The first thing any player will notice about Project IGI is the sheer scale of the levels, clearly the result of its flight-sim heritage - the playing field is literally vast and would take an absolute age to find the edge of, if you were inclined to do so. The foreboding sense of abandonment and isolation in a hostile environment sets in from the very start of the game, and it doesn't let up until the very last showdown. To the developer's credit, the structures and buildings dropped in the middle of these huge expanses are fabulously designed and serve to force claustrophobia down your neck when appropriate - the blind panic induced when an alarm is set off and you're stuck inside an installation is wonderfully effective. Although the missions all take place in the wilderness away from any discernible kind of civilization (as opposed to the mostly urban scenarios which seems to be de rigeur for the genre), the actual installations and scenery you come across varies to a pleasant degree, from a burnt out village in a mountain range to a sprawling train yard set in a deep valley. On the various occasions where you may be roaming at a high-altitude - for example in a sniper tower or atop a hill - you realise the true beauty of the game… it almost brought a tear to my eye. Not really. But you get the idea. Aiding your progress through most of these missions is an all-star cast of weapons and intriguing gadgetry. Often you will start a mission with a relatively small armoury composing of a machine gun, pistol, knife, and perhaps a medipack, though you're likely to pilfer extra weapons from the opposing forces and their weapons caches during your mission. Accompanying the weapons are your tactical aids in the form of an excellent pair of night-vision enabled binoculars with an incredible range on them, and a real-time GPS map, which utilises the game engine so you can zoom in and spot guard patrol routes and possible entrances. IGI is one of the rare occasions when such tools come in handy and are used often, as planning and the casing of your objectives is heartily recommended for success. Occasionally you can come across a medipack, but instead of healing a set amount of health points regardless of your current status, you can administer the healing yourself via a syringe whenever you think it appropriate. This keeps the realism and arcade sides of the game in a nicely balanced harmony.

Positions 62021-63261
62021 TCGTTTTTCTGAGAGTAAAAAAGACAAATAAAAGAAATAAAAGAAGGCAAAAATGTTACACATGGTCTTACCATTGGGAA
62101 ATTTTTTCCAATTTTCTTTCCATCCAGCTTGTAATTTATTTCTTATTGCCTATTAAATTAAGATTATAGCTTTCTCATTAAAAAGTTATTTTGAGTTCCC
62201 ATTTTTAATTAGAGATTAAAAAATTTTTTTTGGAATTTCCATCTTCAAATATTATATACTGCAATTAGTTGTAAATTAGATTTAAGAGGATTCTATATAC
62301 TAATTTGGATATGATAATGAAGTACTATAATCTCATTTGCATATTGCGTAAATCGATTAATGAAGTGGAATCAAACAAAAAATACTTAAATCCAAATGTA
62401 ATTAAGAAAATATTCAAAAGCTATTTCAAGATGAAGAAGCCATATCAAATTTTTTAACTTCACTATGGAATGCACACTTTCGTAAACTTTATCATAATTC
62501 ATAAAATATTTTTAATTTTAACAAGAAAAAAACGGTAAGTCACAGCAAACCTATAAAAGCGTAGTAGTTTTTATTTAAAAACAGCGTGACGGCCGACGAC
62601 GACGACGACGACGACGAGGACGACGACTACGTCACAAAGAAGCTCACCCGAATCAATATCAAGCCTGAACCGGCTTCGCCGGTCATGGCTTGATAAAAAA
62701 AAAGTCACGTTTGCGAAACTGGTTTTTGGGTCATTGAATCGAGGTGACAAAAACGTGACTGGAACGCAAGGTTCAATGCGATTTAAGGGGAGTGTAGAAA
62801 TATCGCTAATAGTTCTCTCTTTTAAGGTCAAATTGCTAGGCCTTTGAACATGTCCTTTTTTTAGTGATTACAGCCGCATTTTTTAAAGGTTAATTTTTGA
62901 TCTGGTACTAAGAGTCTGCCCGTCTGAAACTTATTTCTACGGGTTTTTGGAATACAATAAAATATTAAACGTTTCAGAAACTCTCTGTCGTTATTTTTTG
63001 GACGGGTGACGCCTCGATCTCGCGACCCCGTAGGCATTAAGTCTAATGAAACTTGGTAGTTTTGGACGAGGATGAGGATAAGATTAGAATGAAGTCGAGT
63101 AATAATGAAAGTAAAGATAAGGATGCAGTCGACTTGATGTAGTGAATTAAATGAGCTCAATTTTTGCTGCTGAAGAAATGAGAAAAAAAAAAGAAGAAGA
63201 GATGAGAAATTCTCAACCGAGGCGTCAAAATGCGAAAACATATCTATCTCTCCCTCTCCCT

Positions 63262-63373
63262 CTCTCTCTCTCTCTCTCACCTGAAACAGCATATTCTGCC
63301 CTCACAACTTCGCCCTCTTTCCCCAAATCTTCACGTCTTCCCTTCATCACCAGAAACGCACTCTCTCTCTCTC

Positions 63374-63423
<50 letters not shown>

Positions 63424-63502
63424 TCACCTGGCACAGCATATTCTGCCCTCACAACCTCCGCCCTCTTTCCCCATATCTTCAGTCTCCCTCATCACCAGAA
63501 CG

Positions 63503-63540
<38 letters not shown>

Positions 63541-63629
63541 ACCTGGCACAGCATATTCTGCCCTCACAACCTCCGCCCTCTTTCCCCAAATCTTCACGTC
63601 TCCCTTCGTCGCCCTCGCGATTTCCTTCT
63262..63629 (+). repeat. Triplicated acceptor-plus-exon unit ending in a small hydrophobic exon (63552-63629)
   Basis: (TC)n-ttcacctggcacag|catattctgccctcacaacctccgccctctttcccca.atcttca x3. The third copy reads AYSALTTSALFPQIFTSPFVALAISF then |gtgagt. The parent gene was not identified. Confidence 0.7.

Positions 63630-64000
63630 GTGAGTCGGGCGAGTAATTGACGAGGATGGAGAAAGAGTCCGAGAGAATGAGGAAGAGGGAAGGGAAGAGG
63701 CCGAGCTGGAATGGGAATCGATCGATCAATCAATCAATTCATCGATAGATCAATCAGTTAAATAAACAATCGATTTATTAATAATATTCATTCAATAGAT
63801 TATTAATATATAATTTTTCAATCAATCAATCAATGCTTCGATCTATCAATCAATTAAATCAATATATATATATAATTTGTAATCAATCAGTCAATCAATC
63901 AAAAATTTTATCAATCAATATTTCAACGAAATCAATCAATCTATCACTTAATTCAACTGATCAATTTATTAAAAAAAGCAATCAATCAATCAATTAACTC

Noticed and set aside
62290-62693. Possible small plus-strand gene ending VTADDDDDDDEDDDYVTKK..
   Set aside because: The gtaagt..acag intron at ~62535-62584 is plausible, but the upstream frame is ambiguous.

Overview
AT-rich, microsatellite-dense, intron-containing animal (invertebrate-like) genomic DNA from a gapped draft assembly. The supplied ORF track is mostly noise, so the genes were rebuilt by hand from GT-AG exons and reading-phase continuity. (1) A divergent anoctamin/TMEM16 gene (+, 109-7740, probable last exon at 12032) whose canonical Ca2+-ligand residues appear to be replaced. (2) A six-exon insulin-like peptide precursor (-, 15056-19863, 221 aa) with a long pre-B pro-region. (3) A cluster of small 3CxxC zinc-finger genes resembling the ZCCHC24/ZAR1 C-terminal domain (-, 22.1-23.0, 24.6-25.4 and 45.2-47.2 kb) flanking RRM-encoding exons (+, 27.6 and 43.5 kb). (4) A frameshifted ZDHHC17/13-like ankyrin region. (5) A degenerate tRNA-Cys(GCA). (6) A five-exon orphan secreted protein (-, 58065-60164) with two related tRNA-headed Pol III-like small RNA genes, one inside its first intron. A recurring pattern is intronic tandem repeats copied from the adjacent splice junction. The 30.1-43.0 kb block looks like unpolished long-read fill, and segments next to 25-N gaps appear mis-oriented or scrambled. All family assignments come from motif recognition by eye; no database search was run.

Licensed to Spoil